The similarity between the Immunex and Genetech results "speaks to the general efficacy of TNF receptor-based therapies," Mohler says. Immunex began a clinical trial of its hybrid molecule in July; Genetech plans clinical tests at an undisclosed time.

While Celltech, Centorcor, Genentech, and Immunex tackle TNF, researchers at Synergen, Inc., of Boulder, Colo., have set their sights on another body protein responsible for the deadly symptoms of sepsis syndrome: interleukin-1. They have isolated from white blood cells called monocytes a molecule that blocks and inactivates the interleukin-1 receptors on other white blood cells, effectively shutting down interleukin-1's ability to stimulate - and sometimes over-stimulate - the immune system.

John P. Pribble, Synergen's assistant director of clinical research, told the sepsis conference that this so-called interleukin-1 receptor antagonist, or IL-1ra, reduced the death rate among a group of 99 patients with sepsis. Only 16 percent of the patients who received the highest dose of IL-1ra died, Pribble reported, compared with 44 percent of those who received placebo. He said the drug also reduced the average hospital stay of surviving patients by six days.

Xoma and Incyte Pharmaceuticals, Inc., of Palo Alto, Calif., are also developing a naturally occuring protein as a potential sepsis treatment, but theirs - called bactericidal/permeability increasing protein (BPI) - targets endotoxin directly. Both companies assert that BPI constitutes the body's natural defense against endotoxin: Once secreted by a particular type of white blood cell called a neutrophil, it literally pokes holes in the cell walls of gram-negative bacteria, binding to and neutralizing endotoxin.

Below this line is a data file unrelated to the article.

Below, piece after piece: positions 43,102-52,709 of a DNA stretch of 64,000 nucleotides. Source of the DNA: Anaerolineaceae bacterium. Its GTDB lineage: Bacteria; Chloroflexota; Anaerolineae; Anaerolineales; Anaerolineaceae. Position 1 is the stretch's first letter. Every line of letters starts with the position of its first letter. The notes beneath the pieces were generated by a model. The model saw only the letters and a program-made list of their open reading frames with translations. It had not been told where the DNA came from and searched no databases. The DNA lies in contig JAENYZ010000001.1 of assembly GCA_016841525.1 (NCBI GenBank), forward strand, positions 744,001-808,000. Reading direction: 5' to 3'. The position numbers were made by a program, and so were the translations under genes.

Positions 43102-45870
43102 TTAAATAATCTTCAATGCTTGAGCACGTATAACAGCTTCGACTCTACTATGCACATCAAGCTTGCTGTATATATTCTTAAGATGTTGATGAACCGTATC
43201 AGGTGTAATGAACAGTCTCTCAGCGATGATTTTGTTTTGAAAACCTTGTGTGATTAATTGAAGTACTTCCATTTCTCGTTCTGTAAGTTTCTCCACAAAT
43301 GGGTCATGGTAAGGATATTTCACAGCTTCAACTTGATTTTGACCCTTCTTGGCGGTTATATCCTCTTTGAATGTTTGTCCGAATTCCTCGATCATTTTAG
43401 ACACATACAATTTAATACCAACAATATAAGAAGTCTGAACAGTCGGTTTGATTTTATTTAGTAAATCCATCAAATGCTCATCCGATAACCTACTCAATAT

Paul J. Conlon, director of Xoma's preclinical immunology department, reported at the sepsis conference that a streamlined version of BPI produced by genetic engineering decreased the ability of a mixture of lab-cultured white blood cells to make TNF and interleukin-1, -6, and -8 after exposure to endotoxin. Moreover, pretreatment with BPI saved 90 percent of a group of rats from potentially fatal respiratory infections caused by gut bacteria. Normally, only 10 percent of such animals would survive such an infection, Conlon said.

"We're very excited about these results," says Xoma's Scannon. "This animal model is very similar to gram-negative pneumonia in humans."

Incyte has had similarly positive results with its BPI drug. Charles J. Fisher Jr., director of the critical-care research unit at the Cleveland (Ohio) Clinic Foundation, reported that Incyte's BPI protected 60 percent of a group of rats from otherwise lethal injections of endotoxin. In contrast, he said, none of a separate group of rats treated with Centocor's anti-endotoxin antibody, HA-1A, survived the endotoxin injections.

With the host of new anti-sepsis drugs entering clinical trials - and Centocor's and Xoma's monoclonal antibodies edging toward FDA approval - many physicians are optimistic that sepsis will soon claim far fewer victims. Says Vanderbilt's Bernard, "I'm convinced that within the next few years there'll be a viable treatment for sepsis."
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Author:Ezzell, Carol
Publication:Science News
Article Type:Cover Story
Date:Aug 15, 1992